Feds Reveal More About Shapiro-UM Scandal

The federal prosecutor's office that helped put Nevin Shapiro in prison said they talked to people connected to the UM athletic program

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    NEWSLETTERS

    The feds contacted people in the University of Miami athletics program about Nevin Shapiro.

    While building a case against convicted Ponzi schemer Nevin Shapiro, federal authorities talked to people in the University of Miami's Athletic Department and were poised to talk to former and current players, a federal prosecutor said Friday.

    Gil Childers, who was a part of the New Jersey prosecution team that investigated Shapiro's $930 million Ponzi scheme, told NBC Miami that the recent allegations that have surfaced about UM were not new news to him and that Shapiro's connections to the university were not that hard to find.

    "We did reach out to the university and that did include some people who were directly involved in the Athletic Department," Childers said.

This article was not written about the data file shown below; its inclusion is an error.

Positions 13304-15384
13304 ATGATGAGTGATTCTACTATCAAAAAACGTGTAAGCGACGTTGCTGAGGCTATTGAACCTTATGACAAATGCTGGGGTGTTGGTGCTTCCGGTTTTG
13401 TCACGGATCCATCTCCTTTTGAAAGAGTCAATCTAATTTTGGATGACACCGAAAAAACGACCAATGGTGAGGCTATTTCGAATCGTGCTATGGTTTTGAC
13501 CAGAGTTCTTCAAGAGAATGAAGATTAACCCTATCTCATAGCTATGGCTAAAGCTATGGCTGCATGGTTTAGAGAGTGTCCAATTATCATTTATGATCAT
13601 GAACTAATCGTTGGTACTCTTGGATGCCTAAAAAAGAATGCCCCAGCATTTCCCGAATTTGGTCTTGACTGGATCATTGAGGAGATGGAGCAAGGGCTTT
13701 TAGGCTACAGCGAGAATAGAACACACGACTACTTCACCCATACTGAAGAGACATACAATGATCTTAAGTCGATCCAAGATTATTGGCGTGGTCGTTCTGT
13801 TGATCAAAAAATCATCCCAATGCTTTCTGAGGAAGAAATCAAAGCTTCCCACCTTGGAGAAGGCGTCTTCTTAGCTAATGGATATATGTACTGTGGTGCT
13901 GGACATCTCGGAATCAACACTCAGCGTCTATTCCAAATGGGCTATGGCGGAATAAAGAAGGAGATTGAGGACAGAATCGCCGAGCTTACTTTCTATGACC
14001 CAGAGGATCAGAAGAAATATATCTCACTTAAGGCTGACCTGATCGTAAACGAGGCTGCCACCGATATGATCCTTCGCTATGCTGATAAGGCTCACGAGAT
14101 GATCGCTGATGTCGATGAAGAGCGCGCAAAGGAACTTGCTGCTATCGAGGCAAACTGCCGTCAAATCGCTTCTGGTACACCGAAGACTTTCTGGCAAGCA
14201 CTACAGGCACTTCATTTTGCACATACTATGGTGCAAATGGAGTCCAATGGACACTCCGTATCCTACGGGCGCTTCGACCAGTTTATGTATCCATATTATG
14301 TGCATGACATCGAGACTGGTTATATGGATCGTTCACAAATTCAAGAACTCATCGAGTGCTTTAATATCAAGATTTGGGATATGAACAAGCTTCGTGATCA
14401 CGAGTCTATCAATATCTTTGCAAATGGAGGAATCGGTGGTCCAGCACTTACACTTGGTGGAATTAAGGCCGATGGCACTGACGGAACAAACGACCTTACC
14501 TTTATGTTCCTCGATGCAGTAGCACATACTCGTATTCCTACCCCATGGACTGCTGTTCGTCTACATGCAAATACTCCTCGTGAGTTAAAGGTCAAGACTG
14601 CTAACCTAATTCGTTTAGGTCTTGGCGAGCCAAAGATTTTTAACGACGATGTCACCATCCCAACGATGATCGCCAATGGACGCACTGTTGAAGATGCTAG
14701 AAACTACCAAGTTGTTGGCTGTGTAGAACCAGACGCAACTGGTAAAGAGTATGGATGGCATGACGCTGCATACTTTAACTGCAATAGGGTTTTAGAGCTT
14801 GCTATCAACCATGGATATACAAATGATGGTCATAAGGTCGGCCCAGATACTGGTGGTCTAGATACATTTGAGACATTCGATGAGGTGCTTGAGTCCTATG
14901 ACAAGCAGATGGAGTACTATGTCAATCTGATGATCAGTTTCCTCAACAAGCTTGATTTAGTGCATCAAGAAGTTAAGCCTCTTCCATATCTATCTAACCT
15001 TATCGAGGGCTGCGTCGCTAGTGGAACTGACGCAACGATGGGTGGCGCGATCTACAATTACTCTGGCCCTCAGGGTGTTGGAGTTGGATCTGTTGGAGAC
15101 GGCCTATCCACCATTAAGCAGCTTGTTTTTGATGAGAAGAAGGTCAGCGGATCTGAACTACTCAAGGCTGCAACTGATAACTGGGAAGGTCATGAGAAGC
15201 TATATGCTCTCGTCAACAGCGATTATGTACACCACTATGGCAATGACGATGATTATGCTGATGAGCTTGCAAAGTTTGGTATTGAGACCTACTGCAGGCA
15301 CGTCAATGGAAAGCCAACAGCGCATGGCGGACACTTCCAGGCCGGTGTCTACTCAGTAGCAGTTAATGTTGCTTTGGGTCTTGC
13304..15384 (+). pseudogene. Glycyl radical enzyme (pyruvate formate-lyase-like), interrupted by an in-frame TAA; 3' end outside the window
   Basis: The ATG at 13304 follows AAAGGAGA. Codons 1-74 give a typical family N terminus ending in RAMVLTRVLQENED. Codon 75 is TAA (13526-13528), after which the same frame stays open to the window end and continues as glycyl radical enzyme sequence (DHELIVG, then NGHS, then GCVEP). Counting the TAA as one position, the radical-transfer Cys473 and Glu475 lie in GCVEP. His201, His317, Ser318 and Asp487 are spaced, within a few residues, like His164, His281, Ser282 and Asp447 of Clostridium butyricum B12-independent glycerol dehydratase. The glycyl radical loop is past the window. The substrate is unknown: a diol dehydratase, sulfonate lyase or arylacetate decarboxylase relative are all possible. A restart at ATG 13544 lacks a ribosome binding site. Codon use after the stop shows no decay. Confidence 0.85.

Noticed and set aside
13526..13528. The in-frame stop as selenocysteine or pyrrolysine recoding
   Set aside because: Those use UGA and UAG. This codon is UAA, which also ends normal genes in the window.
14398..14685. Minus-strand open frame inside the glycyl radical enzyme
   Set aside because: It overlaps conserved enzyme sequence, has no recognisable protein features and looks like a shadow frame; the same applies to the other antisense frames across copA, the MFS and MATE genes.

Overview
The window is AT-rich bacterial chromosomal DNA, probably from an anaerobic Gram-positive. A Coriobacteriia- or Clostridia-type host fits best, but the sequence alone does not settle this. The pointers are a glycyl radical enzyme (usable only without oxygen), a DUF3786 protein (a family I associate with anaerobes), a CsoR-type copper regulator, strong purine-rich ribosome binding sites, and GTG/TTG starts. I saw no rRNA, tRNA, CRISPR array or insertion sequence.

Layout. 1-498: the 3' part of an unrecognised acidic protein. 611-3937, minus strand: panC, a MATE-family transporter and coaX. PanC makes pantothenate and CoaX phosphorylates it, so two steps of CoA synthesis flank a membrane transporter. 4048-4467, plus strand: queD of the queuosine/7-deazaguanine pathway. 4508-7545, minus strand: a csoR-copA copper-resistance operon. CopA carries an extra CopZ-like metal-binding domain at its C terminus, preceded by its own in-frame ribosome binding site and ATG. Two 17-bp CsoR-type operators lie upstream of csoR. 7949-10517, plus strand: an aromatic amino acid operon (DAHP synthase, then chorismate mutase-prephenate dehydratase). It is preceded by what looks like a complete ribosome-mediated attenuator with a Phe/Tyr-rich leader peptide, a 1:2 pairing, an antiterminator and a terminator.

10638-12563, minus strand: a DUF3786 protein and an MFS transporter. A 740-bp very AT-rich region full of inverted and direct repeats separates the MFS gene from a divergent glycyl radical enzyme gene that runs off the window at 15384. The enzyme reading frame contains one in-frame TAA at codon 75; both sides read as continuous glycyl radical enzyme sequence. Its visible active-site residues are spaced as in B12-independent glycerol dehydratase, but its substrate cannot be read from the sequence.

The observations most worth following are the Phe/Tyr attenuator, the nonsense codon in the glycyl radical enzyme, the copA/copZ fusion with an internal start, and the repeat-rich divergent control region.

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    The New Jersey federal prosecutor who worked the Nevin Shapiro Ponzi scheme case says UM officials were questioned.

    Shapiro recently alleged that he provided improper benefits to 72 current and former UM student athletes, mostly football players. The NCAA has initiated an investigation into the claims, which could result in major violations and stiff punishment for the Hurricanes.

    Many have speculated that Shapiro is flipping on the U so he can have his 20-year prison sentence reduced. That might not necessarily be the case.

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    Nevin Shapiro claims he lost over $9 million betting on Miami Hurricane football and he paid out millions more to players.

    Shapiro had already offered some of the same information to federal authorities during their investigation months ago, Childers said.

    "A lot of what is in the media, while it may be a revelation to the public, it is not a revelation to the government," he said.

    Childers said he wasn't allowed to name any names but that some players may have also been interviewed who may have taken gifts and money from Shapiro.

    He also said they were ready to call in former and current players to bolster their case against Shapiro.

    Still, some players may be questioned about their encounters with Shapiro as a bankruptcy trustee ordered by the court tries to recoup some of the $82 million lost by investors in the Ponzi scheme.